- Preparing for a pandemic would have cost the world $5 per person, compared to the $11 trillion spent on the COVID-19 response so far.
- The Global Preparedness Monitoring Board’s A World In Disorder report looks at the biggest learnings from the pandemic.
- It calls for 5 urgent actions, from responsible leadership to robust global governance, to be better prepared for the next pandemic.
“It would take 500 years to spend as much on investing in preparedness as the world is losing due to COVID-19.”
That’s the sobering assessment of A World in Disorder, the latest report from the Global Preparedness Monitoring Board (GPMB).
The GPMB was launched by the World Health Organization (WHO) and the World Bank Group in 2018, as an independent monitoring and accountability body to ensure preparedness for global health crises.
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It’s led by co-chairs Dr. Gro Harlem Brundtland, the former Prime Minister of Norway and former WHO Director-General; and Elhadj As Sy, Chair of the Kofi Annan Foundation Board and former Secretary General of the International Federation of Red Cross and Red Crescent Societies (IFRC).
They say the coronavirus pandemic has “revealed a collective failure to take pandemic prevention, preparedness and response seriously and prioritize it accordingly”.
Preparing for and preventing pandemics costs a lot less than responding to one, says the GPMB, among a list of lessons learned from COVID-19.
It counts the response costs so far at $11 trillion, with a future loss of $10 trillion in earnings. By comparison, investments in preparedness would be an additional $5 per person per year – or about $39 billion.
The board is now calling for five urgent actions to “bring order out of catastrophe and chaos”.
1. Responsible leadership
Some leaders, such as New Zealand Prime Minister Jacinda Ardern, have been praised for their quick response to the pandemic. The GPMB recommends that from governmental heads to international organization executives, tomorrow’s leaders are decisive when confronted with the next health emergency – and led by science.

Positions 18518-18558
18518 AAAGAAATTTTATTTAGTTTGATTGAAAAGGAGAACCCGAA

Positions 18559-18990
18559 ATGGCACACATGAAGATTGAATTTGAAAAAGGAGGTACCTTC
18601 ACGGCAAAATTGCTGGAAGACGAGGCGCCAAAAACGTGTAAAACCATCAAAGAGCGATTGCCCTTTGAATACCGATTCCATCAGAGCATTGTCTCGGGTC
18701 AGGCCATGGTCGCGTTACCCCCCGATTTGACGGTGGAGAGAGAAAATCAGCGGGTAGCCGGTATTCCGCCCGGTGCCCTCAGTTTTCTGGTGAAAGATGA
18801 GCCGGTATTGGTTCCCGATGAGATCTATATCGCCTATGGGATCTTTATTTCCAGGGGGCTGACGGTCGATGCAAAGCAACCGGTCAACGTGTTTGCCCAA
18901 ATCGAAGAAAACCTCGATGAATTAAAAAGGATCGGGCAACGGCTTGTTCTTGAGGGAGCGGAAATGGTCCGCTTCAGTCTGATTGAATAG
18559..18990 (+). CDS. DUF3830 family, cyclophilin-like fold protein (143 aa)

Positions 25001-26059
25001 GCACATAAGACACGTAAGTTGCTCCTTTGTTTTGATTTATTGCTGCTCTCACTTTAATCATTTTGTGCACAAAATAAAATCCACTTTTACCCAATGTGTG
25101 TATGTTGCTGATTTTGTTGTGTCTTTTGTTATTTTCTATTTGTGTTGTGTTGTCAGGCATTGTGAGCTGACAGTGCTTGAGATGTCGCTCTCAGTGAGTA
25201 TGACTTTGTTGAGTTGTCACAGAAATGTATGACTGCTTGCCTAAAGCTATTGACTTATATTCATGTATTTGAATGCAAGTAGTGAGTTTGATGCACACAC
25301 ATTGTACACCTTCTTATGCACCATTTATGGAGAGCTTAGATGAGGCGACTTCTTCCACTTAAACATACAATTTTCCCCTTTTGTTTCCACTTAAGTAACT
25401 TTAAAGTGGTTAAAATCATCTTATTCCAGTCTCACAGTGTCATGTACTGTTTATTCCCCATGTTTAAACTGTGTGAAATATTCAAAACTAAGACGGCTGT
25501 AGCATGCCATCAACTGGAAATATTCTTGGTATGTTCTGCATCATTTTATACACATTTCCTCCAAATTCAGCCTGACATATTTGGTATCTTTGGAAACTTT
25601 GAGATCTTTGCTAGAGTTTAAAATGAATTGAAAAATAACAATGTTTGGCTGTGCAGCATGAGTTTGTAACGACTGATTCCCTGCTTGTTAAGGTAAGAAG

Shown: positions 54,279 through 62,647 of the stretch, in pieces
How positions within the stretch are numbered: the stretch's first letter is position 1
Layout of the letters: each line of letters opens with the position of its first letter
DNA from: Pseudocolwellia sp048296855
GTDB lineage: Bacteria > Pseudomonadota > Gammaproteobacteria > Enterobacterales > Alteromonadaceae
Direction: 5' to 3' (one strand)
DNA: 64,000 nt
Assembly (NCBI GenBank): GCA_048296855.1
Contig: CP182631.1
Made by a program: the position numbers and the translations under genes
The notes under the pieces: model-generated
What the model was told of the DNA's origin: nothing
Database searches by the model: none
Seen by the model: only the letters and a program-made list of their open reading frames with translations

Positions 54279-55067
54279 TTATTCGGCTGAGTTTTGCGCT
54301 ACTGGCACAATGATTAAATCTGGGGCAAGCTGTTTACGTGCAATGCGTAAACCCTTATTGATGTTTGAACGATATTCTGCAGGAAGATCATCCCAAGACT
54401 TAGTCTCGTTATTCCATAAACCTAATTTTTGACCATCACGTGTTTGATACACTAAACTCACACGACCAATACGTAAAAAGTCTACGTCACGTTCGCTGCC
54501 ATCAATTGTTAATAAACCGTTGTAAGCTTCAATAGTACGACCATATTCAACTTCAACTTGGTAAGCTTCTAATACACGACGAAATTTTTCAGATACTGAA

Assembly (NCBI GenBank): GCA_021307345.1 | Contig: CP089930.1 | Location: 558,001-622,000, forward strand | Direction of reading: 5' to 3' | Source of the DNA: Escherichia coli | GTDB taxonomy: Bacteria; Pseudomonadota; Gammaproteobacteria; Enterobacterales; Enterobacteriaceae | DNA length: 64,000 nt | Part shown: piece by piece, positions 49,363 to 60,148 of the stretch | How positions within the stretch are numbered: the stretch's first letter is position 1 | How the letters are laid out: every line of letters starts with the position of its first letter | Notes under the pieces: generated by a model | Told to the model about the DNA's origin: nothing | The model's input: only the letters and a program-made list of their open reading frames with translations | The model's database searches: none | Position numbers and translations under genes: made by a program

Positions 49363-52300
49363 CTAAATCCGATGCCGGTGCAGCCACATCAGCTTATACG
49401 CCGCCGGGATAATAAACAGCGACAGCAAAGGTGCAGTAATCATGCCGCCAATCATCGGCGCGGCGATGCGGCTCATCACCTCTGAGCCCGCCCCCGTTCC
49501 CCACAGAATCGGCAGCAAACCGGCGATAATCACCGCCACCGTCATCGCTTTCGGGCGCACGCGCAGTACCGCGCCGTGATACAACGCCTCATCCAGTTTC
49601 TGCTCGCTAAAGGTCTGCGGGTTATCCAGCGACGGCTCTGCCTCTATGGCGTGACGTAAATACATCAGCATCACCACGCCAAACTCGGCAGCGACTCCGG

In order to effectively depoliticize crises, the board also recommends that nations should appoint high-level coordinators to lead responses, as well as routinely conduct simulations to maintain preparedness.
Access to vaccines should be “fair and equitable”, the central principle of the WHO-supported COVAX scheme. In future, healthcare workers and the most vulnerable should always be given priority, advises the GPMB. And each country should get an initial allocation of doses large enough to cover at least 2% of their population.
Figure 9: early COVID-19 spread and government inventions
2. Engaged citizenship
Citizens have an important role to play, too. They must demand accountability from their governments for health emergency preparedness, which requires that leaders empower their citizens and strengthen civil society, says the board.
And in an effort to counteract the spread of misinformation, every individual should take responsibility for “seeking and using accurate information to educate themselves, their families and their communities”.
They must also adopt health-promoting behaviours, protect the most vulnerable and be advocates for these actions within their communities.
What is the World Economic Forum doing about fighting pandemics?
The first human trial of a COVID-19 vaccine was administered this week.
CEPI, launched at the World Economic Forum, provided funding support for the Phase 1 study. The organization this week announced their seventh COVID-19 vaccine project in the fight against the pandemic.